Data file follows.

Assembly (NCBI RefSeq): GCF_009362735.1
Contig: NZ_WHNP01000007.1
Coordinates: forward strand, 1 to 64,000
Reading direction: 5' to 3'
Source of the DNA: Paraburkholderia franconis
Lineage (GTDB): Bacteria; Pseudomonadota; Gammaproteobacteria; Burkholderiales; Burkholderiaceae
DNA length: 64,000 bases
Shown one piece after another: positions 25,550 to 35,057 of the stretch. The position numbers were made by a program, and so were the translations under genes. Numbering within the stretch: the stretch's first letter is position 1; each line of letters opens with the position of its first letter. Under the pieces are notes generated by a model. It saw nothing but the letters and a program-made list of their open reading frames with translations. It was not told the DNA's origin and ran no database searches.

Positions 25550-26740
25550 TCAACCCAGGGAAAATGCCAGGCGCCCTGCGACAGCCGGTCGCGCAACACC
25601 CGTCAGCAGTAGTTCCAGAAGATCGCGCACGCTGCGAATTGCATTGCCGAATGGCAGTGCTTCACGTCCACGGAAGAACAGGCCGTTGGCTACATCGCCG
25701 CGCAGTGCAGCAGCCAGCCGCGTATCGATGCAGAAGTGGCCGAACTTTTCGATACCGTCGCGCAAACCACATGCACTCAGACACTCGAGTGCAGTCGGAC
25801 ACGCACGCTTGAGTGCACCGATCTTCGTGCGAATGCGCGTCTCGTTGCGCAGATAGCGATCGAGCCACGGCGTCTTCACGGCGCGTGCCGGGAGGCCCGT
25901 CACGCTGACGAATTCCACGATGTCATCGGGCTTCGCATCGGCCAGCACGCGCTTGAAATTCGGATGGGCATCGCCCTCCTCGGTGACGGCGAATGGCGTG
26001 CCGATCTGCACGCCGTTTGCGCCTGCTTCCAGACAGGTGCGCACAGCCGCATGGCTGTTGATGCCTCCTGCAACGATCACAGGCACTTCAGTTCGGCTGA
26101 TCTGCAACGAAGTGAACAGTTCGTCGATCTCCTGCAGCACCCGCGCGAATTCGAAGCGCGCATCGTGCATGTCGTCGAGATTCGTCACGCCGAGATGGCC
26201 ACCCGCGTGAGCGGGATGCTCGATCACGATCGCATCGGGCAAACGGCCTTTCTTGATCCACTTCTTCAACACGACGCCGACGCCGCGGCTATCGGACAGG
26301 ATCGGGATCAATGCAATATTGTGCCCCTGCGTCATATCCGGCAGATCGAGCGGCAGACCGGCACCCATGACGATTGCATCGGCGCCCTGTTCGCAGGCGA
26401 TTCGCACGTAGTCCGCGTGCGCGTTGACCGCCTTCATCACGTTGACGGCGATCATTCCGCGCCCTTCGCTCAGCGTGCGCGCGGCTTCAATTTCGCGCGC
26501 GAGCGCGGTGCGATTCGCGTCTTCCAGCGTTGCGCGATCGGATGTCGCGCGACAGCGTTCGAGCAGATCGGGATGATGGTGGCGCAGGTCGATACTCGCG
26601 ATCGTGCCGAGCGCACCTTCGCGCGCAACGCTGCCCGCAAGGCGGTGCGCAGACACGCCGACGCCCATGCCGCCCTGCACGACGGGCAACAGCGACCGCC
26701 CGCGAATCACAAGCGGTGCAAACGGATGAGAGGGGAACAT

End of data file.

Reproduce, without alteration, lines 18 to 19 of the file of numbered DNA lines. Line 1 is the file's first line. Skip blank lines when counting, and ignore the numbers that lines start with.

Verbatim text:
26301 ATCGGGATCAATGCAATATTGTGCCCCTGCGTCATATCCGGCAGATCGAGCGGCAGACCGGCACCCATGACGATTGCATCGGCGCCCTGTTCGCAGGCGA
26401 TTCGCACGTAGTCCGCGTGCGCGTTGACCGCCTTCATCACGTTGACGGCGATCATTCCGCGCCCTTCGCTCAGCGTGCGCGCGGCTTCAATTTCGCGCGC